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Keeping you informed about Databases

Significance of using Invisible Primary key (GIPK) with MySQL 8.0
By Sukan   |   February 21, 2023   |   Posted in : MySQL
How Generated Invisible Primary Keys (GIPK) Can Boost Your Database Efficiency

Achieving High Availability Using Log Shipping
By Sujith   |   February 21, 2018   |   Posted in : SQL Server
Here we will get the detailed explanation of how we can achieve HA using Log Shipping.

SQL Server On Linux
By Sujith   |   March 30, 2019   |   Posted in : SQL Server
SQL Server 2017 brings the best features of the Microsoft relational database engine to the enterprise Linux ecosystem, including SQL Server Agent, Azure Active Directory (Azure AD) authentication, best-in-class high availability/ disaster recovery, and unparalleled data security.

Types of SQL Server Replication
By Sujith   |   February 19, 2018   |   Posted in : SQL Server
Understanding on the types of replication in SQL Server and the type apt for your traffic pattern.

Data File Splitting in SQL Server
By Murali   |   March 15, 2021   |   Posted in : SQL Server
Huge data blocks resides under single MDF file might cause a performance of the query and impact the application services. This blog help you to understand how we can the split the single MDF file into multiple data files.

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Benchmark :: MySQL Vs ColumnStore Vs Clickhouse
By Sukan   |   May 27, 2019   |   Posted in : Clickhouse

Recently one of our clients wanted to replicate data from MySQL to analytics database. As in MySQL we have to wait for hours to get output if the range was high and managing data size was another challenge that we had as a month data growth was around 300G.

Choosing the right database for OLAP is difficult as each product has its own design, SQL standards, features etc.. which cannot be matched with OLTP applications.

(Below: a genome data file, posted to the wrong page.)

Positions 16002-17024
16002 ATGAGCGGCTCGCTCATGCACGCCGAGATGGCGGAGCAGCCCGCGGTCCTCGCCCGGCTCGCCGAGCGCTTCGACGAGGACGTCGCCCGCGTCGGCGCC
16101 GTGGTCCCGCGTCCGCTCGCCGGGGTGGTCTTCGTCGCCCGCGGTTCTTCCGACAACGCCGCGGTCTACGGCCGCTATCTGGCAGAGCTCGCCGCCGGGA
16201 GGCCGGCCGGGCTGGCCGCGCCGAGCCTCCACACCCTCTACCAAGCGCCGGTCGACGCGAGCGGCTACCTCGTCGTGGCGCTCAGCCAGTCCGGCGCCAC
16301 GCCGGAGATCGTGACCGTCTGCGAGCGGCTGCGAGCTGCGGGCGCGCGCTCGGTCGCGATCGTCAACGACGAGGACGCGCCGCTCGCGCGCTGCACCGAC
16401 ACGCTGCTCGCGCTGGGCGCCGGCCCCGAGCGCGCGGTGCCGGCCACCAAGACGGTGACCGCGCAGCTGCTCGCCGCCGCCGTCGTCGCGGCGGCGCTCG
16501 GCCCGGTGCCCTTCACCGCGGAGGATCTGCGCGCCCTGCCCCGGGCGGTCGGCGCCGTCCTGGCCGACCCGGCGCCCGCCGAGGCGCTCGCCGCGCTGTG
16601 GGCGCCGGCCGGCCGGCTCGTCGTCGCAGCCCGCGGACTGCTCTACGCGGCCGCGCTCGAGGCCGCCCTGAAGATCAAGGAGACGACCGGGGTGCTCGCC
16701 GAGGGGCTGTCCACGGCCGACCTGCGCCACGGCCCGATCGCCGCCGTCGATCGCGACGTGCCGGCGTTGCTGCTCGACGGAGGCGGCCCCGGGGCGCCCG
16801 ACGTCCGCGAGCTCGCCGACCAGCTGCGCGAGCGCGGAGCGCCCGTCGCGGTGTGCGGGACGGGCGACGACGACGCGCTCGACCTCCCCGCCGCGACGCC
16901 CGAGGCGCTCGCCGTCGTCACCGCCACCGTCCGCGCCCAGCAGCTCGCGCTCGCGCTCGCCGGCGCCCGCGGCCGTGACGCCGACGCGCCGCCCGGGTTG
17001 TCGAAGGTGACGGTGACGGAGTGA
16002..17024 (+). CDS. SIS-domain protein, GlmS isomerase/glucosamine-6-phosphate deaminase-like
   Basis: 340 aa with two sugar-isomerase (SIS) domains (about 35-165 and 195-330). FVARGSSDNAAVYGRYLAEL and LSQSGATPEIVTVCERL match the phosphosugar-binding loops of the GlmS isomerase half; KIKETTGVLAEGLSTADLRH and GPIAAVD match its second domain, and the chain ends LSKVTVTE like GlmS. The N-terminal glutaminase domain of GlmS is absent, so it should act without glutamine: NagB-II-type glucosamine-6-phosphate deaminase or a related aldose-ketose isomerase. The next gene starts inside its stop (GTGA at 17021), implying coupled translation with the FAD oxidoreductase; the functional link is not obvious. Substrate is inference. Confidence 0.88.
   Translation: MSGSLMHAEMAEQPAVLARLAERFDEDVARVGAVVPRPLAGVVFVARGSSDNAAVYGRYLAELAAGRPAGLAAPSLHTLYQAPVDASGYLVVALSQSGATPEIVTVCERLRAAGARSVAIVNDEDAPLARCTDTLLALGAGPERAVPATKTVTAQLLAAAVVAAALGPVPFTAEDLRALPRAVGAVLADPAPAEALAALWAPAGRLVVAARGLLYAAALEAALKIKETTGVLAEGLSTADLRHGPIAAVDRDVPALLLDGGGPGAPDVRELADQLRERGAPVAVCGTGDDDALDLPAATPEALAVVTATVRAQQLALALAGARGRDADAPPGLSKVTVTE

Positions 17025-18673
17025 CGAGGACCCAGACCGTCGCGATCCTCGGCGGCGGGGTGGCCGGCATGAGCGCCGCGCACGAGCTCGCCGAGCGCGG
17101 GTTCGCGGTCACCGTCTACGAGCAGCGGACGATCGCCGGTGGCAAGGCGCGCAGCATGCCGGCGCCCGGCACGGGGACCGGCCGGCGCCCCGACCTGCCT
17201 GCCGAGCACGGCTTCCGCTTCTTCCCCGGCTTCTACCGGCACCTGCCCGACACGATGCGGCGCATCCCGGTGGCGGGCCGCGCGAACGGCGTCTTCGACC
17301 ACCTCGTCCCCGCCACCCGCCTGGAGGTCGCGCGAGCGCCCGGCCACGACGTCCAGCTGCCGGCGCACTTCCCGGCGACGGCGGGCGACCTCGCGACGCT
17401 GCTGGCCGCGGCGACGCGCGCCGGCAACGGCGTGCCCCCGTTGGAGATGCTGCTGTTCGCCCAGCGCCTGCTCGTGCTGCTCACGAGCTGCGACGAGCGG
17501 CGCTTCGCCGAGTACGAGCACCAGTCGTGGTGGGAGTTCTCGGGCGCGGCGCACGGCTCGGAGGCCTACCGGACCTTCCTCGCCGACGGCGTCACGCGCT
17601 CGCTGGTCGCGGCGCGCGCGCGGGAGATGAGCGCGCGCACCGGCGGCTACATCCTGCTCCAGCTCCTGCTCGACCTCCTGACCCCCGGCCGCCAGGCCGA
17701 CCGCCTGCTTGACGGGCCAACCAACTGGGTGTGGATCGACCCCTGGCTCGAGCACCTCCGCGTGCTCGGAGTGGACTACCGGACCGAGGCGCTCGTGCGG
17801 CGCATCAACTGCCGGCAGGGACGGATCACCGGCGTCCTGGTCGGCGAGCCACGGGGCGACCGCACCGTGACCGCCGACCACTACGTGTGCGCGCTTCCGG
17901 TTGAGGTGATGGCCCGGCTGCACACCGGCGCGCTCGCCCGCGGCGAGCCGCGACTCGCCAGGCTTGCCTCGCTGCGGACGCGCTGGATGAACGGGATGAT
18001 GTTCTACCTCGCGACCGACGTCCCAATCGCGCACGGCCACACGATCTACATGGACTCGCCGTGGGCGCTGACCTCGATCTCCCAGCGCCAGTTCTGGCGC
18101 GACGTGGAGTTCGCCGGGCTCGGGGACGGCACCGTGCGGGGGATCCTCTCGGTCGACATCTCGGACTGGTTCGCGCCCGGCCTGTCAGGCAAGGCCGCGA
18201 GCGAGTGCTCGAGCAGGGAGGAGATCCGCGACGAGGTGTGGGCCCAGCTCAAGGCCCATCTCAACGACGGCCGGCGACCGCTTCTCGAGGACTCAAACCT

Also each application workload behave differently on analytic database products because of the server config, data size and mainly the application queries.

We started to benchmark Columnstore of MariaDB and Clickhouse of Yandex. Both are columnar storage.

Our workload was majorly time series data. This benchmark has really helped us to decide to move to the right product for our workload.


Data Size



MySQL - 298.95 G

Columnstore - 24.6 G

Clickhouse - 11.4 G


Wow. This is good. Can you believe ~300G came down to ~24G in Columnstore and ~11G in Clickhouse?


Query Performance


Note : Query fails on 6 month in MySQL and Columnstore


Note : Query fails even for two weeks in MySQL

          Query fails for 6 months in ColumnStore


Verdict :

Clickhouse stands out in time series queries especially for larger data set, it’s performance is way better than MySQL and Columnstore for larger time series.


Note: This results cannot be matched with other application queries as each query behave differently.



DB Size yes Clickhouse
Query Performance yes Clickhouse
Window functions yes MySQL yes Columnstore no Clickhouse
Insert yes MySQL yes Columnstore yes Clickhouse
Update, Delete yes MySQL yes Columnstore no Clickhouse

Our workload doesn’t have any updates or deletes, so we have chosen Clickhouse and we are in production now.



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